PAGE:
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Manchester scientists reveal new super-fast form of computer

02 Mar 2017

Researchers have shown it is possible to build a new super-fast form of computer that “grows as it computes”

The theoretical properties of such a computing machine, including its exponential boost in speed over electronic and quantum computers, have been well understood for many years – but the Manchester breakthrough demonstrates that it is actually possible to physically create a nondeterministic universal Turing machine (NUTM)using DNA molecules.   

“Imagine a computer is searching a maze and comes to a choice point, one path leading left, the other right,” explained Professor King, from the School of Computer Science. “Electronic computers need to choose which path to follow first.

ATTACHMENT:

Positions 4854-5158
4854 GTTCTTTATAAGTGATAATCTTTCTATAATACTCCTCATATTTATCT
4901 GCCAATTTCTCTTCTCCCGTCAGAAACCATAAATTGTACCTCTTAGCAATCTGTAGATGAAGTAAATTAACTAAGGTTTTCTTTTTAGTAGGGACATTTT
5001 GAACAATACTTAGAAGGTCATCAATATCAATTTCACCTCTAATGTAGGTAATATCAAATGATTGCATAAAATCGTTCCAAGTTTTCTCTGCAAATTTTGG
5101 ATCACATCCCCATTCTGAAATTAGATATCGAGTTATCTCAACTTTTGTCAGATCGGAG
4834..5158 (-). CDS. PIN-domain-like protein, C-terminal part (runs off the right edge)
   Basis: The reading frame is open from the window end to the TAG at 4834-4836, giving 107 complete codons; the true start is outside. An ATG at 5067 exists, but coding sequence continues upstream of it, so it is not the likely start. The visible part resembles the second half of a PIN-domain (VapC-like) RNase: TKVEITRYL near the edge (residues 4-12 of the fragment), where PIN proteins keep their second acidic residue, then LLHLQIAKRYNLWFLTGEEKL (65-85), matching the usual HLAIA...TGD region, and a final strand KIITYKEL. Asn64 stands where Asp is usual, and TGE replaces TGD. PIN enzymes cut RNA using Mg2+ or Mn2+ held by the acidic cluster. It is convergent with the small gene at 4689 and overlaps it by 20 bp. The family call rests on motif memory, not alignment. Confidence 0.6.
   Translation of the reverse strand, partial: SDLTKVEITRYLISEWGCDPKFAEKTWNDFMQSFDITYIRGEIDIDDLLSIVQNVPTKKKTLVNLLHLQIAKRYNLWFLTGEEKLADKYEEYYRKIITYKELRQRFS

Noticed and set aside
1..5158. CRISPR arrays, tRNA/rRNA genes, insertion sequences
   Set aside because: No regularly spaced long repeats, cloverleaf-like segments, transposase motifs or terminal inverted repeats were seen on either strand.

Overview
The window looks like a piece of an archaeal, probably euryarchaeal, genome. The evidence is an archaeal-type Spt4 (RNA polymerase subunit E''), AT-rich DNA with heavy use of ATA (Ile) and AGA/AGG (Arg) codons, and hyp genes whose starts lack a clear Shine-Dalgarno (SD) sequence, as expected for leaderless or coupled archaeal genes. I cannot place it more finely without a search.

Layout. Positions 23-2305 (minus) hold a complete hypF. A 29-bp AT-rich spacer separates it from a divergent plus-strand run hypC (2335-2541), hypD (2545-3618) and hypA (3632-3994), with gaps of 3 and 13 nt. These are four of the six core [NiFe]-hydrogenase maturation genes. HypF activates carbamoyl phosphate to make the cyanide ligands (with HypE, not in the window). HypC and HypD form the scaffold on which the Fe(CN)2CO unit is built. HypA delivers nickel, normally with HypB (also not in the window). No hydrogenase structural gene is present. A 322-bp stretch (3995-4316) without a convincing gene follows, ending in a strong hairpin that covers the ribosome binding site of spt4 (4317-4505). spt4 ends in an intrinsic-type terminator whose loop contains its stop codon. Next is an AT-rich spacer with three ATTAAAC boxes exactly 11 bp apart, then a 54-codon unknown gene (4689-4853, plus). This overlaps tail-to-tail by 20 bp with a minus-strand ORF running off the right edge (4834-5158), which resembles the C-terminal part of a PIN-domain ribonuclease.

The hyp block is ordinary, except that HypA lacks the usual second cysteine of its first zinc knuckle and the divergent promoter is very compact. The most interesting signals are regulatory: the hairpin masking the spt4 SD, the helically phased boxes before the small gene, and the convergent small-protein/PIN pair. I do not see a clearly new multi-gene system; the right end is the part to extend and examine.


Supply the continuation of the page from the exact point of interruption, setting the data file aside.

“But our new computer doesn’t need to choose, for it can replicate itself and follow both paths at the same time, thus finding the answer faster. 

“This ‘magical’ property is possible because the computer’s processors are made of DNA rather than silicon chips. All electronic computers have a fixed number of chips.

“Our computer’s ability to grow as it computes makes it faster than any other form of computer, and enables the solution of many computational problems previously considered impossible.

Professor King adds that this new research builds on the pioneering foundations set by Alan Turing, the founder of computer science.

Alan Turing’s greatest achievement was inventing the concept of a universal Turing machine (UTM) - a computer that can be programmed to compute anything any other computer can compute.  Electronic computers are a form of UTM, but no quantum UTM has yet been built.